“Certainly if they vote for it and they know that the president’s going to veto it, that could be considered a free pass for someone in the states that it most highly affects. But it’s still the right thing to do,” said Sen. Shelley Moore Capito (R-W.Va.), who is leading the efforts to roll back the EPA’s water rule.

Case in point: Manchin, her West Virginia colleague. He was the first Democrat to announce support for blocking the D.C. criminal code revisions, bucked Biden on his administration’s progressive corporate governance rules and will support Capito’s effort to stop what he calls the “ridiculous” water rule.

Sen. Susan Collins (R-Maine) broke with former President Donald Trump’s regulatory regime on issues ranging from technology to health care to pollution in the run-up to her 2020 reelection win in blue territory. And hers is a template Democrats can use running in red states this cycle.

Manchin said he supports House Republicans’ rollbacks when it “makes sense.”

Tester, who plans to vote to disapprove of the D.C. crime bill and is weighing what to do on the water rule, said he’ll “make the call for what they are” when it comes to the GOP disapproval resolutions.

“If they think they’re putting me in a bind, they’re not,” he added. “And I don’t know if they’re helping me, I don’t know if they’re hurting me.”

That said, there are fissures within the Democratic caucus over the D.C. vote — particularly given the long-running debate over the capital city’s statehood bid and its budget autonomy. As he tried unsuccessfully to withdraw the crime bill on Monday and void the Senate’s vote this week, D.C. Council Chair Phil Mendelson said that he would not be consulting with GOP leaders “and calling them every week and asking for permission to move forward” on legislation.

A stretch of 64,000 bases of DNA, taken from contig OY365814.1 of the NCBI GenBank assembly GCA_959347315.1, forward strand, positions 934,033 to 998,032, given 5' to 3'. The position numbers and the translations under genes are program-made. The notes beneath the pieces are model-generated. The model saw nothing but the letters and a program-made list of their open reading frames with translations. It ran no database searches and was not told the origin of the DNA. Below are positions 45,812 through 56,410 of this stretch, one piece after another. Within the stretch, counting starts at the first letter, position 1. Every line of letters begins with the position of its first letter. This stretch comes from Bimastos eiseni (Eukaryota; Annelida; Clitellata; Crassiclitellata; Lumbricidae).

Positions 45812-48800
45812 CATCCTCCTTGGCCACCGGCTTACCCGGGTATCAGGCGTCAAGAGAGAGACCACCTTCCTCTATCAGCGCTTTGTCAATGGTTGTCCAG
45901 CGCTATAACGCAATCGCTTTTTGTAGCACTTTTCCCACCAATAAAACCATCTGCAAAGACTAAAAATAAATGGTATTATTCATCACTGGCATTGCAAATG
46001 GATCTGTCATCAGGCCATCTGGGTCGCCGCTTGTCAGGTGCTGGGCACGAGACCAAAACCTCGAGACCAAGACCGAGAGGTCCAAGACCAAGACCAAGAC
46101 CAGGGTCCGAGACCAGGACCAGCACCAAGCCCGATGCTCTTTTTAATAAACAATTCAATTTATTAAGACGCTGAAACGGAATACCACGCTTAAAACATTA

“D.C. is trying to withdraw the bill and work on it some more. And any effort to go forward on this vote is just a way to try to stomp on D.C.,” said Sen. Elizabeth Warren (D-Mass.), who vowed to vote against congressional intervention into the capital’s affairs.

And the DMV region is neatly split over the matter. Both of Maryland’s Democratic senators, Chris Van Hollen and Ben Cardin, said they would vote against efforts to rein in the D.C. Council’s autonomy.

But both Virginia Democratic senators, Mark Warner and Tim Kaine, said they would vote to disapprove.

Kaine, who is up for reelection next year, had previously said he didn’t want Congress to make D.C. “play Mother-May-I on everything” and that he’s “pretty strongly a home rule guy.”

But after Biden made his position clear last week and Mendelson launched his failed attempt to scuttle his own bill, Kaine had a different view on Monday.

“Now that the council is saying they want to withdraw, it’s clear the bill is not ready for primetime,” Kaine said. “So I’ll vote for the resolution and encourage the mayor and the council to get on the same page, and it’ll give them the opportunity to get on the same page.”

Anthony Adragna contributed.